How to protect yourself from Flu during your Cancer Treatment.
The flu season begins in October, peaks in the winter, and can last until May. The flu vaccination is most effective when given early in the season, but receiving it at any time is preferable to not receiving it at all. It is typical to feel a little achiness following the shot as your body adjusts. You’ll be immune for the rest of the flu season in around two weeks. Even if the flu virus this season differs from the ones used in the vaccine, protection can alleviate symptoms.
The flu symptoms are more severe than the cold symptoms. Chills, pains, headache, cough, and fever are common symptoms of the flu. These are less prevalent with a cold, which typically manifests as sneezing, a sore throat, and a congested nose.
People with cancer who are treated with chemotherapy are more likely to get infections. Your immune system helps your body protect itself from getting an infection. Cancer and cancer treatments can weaken the immune system.
The immune system is a complex system the body uses to resist infection by germs, such as bacteria or viruses. When the immune system is weakened, there is a higher risk of infection. Infection is the most common complication in cancer patients.
If you’re getting treatment for cancer, your cancer care team will talk to you about any increased risk for the infection you may have, and what can be done to help prevent infection. Usually, the risk is temporary because the immune system recovers after a period of time, but each person is different.
Watch out for these warning signs and symptoms during ongoing treatment: fever, fatigue, cough, or diarrhea. Keep Cuts, scrapes, or surgical scars clean, and beware of swelling or redness.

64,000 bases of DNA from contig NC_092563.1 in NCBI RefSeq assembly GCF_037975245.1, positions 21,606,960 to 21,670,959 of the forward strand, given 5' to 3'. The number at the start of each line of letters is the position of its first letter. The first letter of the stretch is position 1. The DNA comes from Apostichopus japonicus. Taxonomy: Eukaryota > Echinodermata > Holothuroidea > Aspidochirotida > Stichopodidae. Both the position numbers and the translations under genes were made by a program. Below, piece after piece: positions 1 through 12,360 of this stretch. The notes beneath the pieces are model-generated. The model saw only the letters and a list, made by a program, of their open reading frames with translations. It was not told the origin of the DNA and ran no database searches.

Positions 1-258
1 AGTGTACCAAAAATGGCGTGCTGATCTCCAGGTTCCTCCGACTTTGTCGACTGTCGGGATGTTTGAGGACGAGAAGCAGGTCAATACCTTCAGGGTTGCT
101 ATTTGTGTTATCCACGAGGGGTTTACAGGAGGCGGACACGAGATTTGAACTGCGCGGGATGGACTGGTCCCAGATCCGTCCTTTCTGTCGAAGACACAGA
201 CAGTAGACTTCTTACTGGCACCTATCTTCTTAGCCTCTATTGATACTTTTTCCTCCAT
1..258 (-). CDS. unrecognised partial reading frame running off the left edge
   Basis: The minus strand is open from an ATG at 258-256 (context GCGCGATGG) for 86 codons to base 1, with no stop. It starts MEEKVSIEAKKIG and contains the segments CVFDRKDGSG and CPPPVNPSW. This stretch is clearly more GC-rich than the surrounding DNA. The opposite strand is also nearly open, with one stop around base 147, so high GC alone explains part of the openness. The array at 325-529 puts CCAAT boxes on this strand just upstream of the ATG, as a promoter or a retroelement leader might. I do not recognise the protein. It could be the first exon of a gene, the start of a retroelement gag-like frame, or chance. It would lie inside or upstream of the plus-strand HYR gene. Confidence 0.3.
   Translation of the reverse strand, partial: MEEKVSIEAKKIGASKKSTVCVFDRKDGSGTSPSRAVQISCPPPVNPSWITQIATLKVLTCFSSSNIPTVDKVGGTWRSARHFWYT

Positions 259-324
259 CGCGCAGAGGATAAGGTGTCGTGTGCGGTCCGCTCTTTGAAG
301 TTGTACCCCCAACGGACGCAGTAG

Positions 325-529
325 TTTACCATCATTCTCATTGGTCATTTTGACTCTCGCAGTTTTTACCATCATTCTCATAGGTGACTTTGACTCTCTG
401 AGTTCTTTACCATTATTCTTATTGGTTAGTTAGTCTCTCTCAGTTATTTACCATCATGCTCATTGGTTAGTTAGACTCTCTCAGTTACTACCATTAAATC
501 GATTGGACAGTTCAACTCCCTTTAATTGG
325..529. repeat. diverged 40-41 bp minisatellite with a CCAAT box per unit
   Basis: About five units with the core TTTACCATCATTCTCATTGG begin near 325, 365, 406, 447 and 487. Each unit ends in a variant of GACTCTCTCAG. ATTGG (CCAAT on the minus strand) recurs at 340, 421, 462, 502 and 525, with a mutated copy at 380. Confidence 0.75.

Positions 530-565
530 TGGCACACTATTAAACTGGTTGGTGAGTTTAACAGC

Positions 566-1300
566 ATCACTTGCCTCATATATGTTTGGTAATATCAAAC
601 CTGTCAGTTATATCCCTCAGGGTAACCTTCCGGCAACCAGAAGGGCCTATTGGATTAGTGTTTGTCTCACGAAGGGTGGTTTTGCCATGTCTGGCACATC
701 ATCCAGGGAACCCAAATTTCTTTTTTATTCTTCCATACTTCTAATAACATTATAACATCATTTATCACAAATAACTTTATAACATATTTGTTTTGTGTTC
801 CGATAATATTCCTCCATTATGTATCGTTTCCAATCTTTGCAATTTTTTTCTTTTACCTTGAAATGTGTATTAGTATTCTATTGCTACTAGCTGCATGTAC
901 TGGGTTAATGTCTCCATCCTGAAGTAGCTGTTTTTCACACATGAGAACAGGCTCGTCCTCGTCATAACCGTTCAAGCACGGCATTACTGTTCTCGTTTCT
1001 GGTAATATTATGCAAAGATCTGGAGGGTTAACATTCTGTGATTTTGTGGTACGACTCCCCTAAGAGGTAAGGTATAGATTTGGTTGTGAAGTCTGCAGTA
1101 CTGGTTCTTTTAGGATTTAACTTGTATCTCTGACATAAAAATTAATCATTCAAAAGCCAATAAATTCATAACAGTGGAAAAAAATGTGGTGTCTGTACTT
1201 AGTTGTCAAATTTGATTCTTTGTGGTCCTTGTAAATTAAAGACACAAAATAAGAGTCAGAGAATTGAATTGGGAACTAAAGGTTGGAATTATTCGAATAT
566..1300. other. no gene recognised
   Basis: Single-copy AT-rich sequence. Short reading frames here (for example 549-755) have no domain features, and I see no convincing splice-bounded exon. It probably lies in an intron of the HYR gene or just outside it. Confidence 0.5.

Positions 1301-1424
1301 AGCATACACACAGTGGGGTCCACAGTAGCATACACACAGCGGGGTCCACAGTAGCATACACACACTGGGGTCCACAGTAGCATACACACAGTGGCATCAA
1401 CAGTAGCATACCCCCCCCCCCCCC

Here are some things you can do that might help prevent infection and illness when your immune system is weak due to cancer and/or cancer treatment:
1. Maintain Hygiene: Wash your hands often with soap and warm water. Be sure to wash your hands before eating and before touching your face or mucous membranes. (eyes, nose, mouth, etc.)
- Wash your hands after using the bathroom, blowing your nose, coughing, or sneezing.
- Wash your hands after touching animals, collecting trash, or taking out the garbage.
- Wash your hands after visiting a public place or touching items used by others.
- Carry an alcohol-based hand sanitizer to clean your hands when you’re out.
2. Get Vaccinated: First, stay away from the sick people you know are sick. After consulting your doctor, get your flu shot every fall. Encourage people around you to get vaccinated.
3. Food Safety Tips: Infections can be picked up from food and drinks. So, food safety is very important.
The immune system is weaker than normal. Talk to your cancer care team about whether you need to follow a special diet
During your cancer treatment. Wash your hands before handling any food products. Make sure all meat products are cooked thoroughly to kill any bacteria that may be present.
NOTE: Talk with your doctor about any dietary questions or concerns you may have, or ask to talk with your doctor For more detailed information about safely handling foods, see Food Safety during Cancer Treatment.